This week, the team behind Crossrail, the underground rail project set to run across London and the Southeast, announced that over half the project is complete. Of the 42km network of tunnels, around 90 per cent are finished, which means that six of Crossrail’s eight giant tunnelling machines have been “retired”. The project’s 10,000 workers at 40 different sites will now focus on installing rails, platforms and stations.
Crossail is still on schedule to open in 2018, and overall the project will cost £14.8bn (amazingly, it’s currently running to budget). As infrastructure projects go, this is expensive: the London Gateway project (a giant new port for container ships in Essex) cost £1.5bn, while the pot of money to fund regional infrastructure projects between now and 2021 amounts to £5bn. Crossrail is nowhere near as pricy as the High Speed 2 line, though, which is expected to come in at around £43bn.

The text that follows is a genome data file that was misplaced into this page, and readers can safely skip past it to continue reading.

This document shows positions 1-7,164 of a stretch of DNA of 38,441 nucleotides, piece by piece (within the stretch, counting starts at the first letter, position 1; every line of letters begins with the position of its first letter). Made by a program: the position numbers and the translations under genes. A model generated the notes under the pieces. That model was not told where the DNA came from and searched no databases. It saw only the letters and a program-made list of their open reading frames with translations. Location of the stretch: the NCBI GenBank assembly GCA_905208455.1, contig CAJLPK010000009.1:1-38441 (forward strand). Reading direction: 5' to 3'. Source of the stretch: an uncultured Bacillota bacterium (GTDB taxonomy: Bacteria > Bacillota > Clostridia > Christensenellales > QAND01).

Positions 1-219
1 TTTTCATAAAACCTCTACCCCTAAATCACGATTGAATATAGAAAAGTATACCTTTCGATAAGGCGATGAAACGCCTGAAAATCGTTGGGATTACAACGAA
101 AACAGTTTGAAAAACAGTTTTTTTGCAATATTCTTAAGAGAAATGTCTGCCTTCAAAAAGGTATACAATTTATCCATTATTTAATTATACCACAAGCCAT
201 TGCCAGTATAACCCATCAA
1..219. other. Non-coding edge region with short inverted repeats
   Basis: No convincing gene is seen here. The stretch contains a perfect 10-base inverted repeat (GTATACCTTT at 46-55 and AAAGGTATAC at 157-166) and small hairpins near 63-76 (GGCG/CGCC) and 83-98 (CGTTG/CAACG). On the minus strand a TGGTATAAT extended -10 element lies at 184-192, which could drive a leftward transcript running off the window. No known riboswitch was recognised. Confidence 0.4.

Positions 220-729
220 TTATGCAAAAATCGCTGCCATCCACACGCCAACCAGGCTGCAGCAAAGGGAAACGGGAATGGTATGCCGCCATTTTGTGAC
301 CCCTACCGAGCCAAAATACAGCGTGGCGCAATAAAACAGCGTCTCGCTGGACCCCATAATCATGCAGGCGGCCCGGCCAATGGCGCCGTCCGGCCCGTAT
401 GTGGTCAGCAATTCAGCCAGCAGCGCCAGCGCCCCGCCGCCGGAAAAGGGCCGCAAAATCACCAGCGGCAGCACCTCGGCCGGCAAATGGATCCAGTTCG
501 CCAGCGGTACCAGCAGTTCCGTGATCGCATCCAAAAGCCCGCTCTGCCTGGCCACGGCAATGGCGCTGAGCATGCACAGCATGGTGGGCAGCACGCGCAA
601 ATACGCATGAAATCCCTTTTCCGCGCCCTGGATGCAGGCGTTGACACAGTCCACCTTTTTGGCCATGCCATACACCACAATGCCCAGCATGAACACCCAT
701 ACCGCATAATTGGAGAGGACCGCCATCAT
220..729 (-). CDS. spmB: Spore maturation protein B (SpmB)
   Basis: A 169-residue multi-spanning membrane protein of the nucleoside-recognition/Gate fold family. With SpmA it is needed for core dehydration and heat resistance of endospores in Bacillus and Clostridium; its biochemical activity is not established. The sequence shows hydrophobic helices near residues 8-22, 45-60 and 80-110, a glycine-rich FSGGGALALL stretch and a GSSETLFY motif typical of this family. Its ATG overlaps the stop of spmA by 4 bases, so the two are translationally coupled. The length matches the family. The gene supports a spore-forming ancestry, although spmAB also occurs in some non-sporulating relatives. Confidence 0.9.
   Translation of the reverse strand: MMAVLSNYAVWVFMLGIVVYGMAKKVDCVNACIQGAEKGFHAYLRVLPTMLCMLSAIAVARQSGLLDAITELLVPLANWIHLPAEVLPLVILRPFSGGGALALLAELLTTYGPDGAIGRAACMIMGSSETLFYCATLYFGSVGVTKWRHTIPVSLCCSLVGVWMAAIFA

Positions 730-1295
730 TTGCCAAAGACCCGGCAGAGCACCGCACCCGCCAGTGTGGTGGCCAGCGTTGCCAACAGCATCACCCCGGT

To celebrate the progress so far, Crossrail have released some braggy shots of the tunnels’ interior. There’s also, we’re assuming, an element of “Look! This is what we’re spending all your money on! Isn’t it dramatic and excting!” To give them credit, they have managed to make drilling underground tunnels look pretty, well, dramatic and exciting.
Tunnels at what will be Crossrail’s Bond Street Station. Image: Crossrail.
Tunnels at Farringdon station. Image: Crossrail.
The ticket office near Hanover Square. Image: Getty.
One of the project’s eight 150m long, 8,000 tonne tunnelling machines. Image: Crossrail.
This bit’s not quite done yet. Image: Getty.This article is from the CityMetric archive: some formatting and images may not be present.